December 22, 1987.
Clyde F. Willian, Willian Brinks Olds Hofer Gilson Lione, Ltd., Chicago, Ill., argued, for plaintiff-appellant. With him on the brief, were Jack C. Berenzweig and Raymond W. Green.
Paul L. Gardner, Spensly Horn Jubas Lubitz, Los Angeles, Cal., argued, for defendant-appellee. With him on the brief, were Stuart Lubitz, Saul Epstein and David Henty.
Appeal from the United States District Court for the Southern District of California.
Before MARKEY, Chief Judge, DAVIS, and NEWMAN, Circuit Judges.
Kennecott Corporation appeals the final judgment of the United States District Court for the Southern District of California, in which the district court granted summary judgment to the defendants Kyocera International and Kyoto Ceramic Co., Ltd. (together "Kyocera"), holding that United States Patent No. 4,179,299 ("the '299 patent") is invalid in terms of the "on sale" bar of 35 U.S.C. § 102(b). Kennecott's claim of patent infringement was dismissed. We reverse.
Kennecott Corporation v. Kyocera International, Inc. and Kyoto Ceramic Co., Ltd., No. 80-0516 R(M) (S.D.C. Dec. 17, 1986).
The Controlling Question
The judgment of invalidity turned on the sole question of whether the claims of the '299 patent are entitled, as a matter of law, to the benefit of the filing date of its parent patent application which eventually issued as U.S. Patent No. 4,312,954 ("the '954 application"), filed on June 5, 1975. If so entitled, the sales events in 1977 can not effect an invalidity bar. If not so entitled, Kennecott admits that its sales activities occurred more than one year before May 1, 1978, the filing date of the continuation-in-part application that issued as the '299 patent.
On summary judgment all facts material to the result must be either undisputed or, if disputed, must be resolved in favor of the party opposing summary judgment. Litton Industrial Products, Inc. v. Solid State Systems Corp., 755 F.2d 158, 163, 225 USPQ 34, 37 (Fed. Cir. 1985). Rule 56, Fed.R.Civ.Proc. The question of the sufficiency of the disclosure of the '954 application to support the '299 claims is a matter of law based on underlying facts. All facts material to the issue are here deemed undisputed, based on admissions by Kyocera for the purpose of its motion for summary judgment.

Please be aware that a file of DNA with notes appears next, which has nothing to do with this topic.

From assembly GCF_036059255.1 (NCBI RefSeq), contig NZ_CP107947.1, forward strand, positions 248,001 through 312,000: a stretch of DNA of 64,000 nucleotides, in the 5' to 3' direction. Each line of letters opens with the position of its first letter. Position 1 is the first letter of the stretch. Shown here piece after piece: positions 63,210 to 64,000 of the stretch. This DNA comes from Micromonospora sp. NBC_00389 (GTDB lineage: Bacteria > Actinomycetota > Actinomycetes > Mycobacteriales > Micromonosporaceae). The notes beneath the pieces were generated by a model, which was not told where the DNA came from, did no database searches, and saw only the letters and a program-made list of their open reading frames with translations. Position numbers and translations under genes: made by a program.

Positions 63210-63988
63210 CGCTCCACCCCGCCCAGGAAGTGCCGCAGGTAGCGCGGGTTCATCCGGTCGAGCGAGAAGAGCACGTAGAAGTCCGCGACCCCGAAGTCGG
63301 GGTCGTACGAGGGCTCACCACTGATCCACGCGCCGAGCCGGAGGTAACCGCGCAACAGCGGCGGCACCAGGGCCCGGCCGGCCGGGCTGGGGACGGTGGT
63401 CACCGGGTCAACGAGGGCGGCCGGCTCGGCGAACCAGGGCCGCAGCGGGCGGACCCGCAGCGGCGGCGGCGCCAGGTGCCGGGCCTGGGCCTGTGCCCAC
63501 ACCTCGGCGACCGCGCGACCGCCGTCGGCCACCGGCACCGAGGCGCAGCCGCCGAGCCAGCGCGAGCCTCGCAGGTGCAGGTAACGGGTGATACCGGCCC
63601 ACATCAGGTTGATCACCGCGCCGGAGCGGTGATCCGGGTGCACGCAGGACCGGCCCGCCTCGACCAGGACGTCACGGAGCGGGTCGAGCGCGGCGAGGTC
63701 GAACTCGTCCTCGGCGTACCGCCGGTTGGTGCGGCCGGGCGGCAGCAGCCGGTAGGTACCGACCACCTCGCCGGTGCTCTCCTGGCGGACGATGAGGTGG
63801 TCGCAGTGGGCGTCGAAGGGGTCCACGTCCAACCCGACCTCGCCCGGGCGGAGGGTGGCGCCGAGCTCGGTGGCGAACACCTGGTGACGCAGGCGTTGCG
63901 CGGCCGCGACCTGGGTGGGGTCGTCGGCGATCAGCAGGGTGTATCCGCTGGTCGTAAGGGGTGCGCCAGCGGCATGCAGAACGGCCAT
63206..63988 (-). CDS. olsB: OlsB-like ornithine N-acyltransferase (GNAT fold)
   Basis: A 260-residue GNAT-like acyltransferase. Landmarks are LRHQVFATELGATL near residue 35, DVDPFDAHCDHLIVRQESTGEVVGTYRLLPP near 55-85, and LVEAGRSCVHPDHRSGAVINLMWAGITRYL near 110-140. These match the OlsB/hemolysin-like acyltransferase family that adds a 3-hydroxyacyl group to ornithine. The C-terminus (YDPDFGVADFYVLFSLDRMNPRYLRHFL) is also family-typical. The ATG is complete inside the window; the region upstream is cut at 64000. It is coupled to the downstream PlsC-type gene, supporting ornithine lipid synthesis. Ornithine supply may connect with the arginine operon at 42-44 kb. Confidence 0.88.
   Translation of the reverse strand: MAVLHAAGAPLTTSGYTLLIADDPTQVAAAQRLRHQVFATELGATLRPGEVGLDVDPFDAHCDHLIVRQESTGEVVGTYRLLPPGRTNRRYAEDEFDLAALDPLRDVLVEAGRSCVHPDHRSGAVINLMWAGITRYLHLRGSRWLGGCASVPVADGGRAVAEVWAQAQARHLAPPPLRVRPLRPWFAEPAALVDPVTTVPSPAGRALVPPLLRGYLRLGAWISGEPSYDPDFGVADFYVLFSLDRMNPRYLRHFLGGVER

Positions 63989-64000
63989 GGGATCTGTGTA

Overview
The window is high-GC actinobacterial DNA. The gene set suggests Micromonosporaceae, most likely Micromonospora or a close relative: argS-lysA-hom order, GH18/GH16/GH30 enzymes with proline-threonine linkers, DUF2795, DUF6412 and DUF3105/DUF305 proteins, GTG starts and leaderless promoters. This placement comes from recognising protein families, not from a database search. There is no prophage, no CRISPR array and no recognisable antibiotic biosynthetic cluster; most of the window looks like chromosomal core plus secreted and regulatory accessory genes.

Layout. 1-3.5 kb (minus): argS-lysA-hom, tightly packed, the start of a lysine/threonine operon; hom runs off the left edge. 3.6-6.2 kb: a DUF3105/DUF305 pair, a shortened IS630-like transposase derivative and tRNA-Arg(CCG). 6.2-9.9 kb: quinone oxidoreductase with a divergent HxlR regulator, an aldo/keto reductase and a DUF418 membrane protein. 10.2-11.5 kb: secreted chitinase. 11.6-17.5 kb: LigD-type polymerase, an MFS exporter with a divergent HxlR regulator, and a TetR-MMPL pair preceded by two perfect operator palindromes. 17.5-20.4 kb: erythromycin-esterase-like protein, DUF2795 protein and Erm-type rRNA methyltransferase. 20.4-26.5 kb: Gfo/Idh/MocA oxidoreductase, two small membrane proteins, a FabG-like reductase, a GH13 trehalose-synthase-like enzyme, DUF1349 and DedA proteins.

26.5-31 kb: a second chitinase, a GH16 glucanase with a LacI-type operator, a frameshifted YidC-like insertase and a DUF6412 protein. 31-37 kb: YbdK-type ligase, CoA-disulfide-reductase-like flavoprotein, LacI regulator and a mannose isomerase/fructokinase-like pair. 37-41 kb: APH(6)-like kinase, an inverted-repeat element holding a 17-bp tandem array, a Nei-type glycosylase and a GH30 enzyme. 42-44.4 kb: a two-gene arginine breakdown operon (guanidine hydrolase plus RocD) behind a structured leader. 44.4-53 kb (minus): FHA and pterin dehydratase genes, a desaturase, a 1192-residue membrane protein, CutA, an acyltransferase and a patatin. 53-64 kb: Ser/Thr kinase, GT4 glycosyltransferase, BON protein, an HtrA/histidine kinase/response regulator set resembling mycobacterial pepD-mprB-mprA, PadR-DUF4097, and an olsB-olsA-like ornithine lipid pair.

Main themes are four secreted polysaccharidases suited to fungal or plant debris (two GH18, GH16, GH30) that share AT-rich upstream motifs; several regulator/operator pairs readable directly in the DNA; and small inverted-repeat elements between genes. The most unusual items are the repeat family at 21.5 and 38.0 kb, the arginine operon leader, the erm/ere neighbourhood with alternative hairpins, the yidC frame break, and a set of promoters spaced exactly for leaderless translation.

Kyocera states in its brief on appeal that it did not concede or admit all the facts that Kennecott says it did. The district court found, however, that:
Finding 11. For the purposes of this Motion only, the material facts set forth in all of the affidavits and in all of the exhibits submitted by plaintiff in opposition to Defendants' Motion, are undisputed by defendants.
Kyocera has not assigned error to this finding, and it is bound thereby.
The continuation-in-part '299 application contains a substantial part of the disclosure of the '954 parent application, plus a description of and photomicrographs showing the equiaxed microstructure. It is not disputed that the photomicrographs were of the product made and described in the '954 application, and produced in the original examples.
"Equiaxed microstructure" is the crystal structure of the silicon carbide in submicron size grains that are not highly elongated and that do not have exaggerated grain growth. As defined in the '299 patent the ratio of the maximum dimension of the grains to the minimum dimension is less than 3:1.
The '299 patent claims contain the words "equiaxed microstructure" that were not present in the '954 specification and claims. This is the only difference at issue. '299 patent claim 1 is representative:
1. A sintered ceramic body consisting essentially of:
(a) from about 91 to about 99.85% by weight silicon carbide, wherein at least 95% by weight of the silicon carbide is of the alpha phase;
(b) up to about 5.0% by weight carbonized organic material;
(c) from about 0.15 to about 3.0% by weight boron; and
(d) up to about 1.0% by weight additional carbon;
and having a predominantly equiaxed microstructure.
Pertinent undisputed or conceded facts include the following:
the high (over 95%) alpha silicon carbide ceramic body that is described in the '954 application has an equiaxed microstructure;
the '954 application does not mention the equiaxed microstructure of the high-alpha silicon carbide ceramic body, nor state the requirements for forming such microstructure;
the inventors knew that the high-alpha silicon carbide ceramic body had an equiaxed microstructure, and it was known that ceramics from high-alpha silicon carbide could have this structure;
examples 1-30 in the '954 application, all the examples using high-alpha silicon carbide, all produce a ceramic body having an equiaxed microstructure;
the method set forth in the '954 application using the high-alpha silicon carbide invariably produces a ceramic product having an equiaxed microstructure.
Kennecott asserts that the equiaxed microstructure is inherent in the structure produced in the '954 application, and that the '299 claims, which specifically name the equiaxed structure, therefore enjoy the benefit of the earlier filing date. Kennecott also asserts, and Kyocera denies, that Kyocera conceded the question of inherency in the course of conceding all disputed facts on its motion for summary judgment.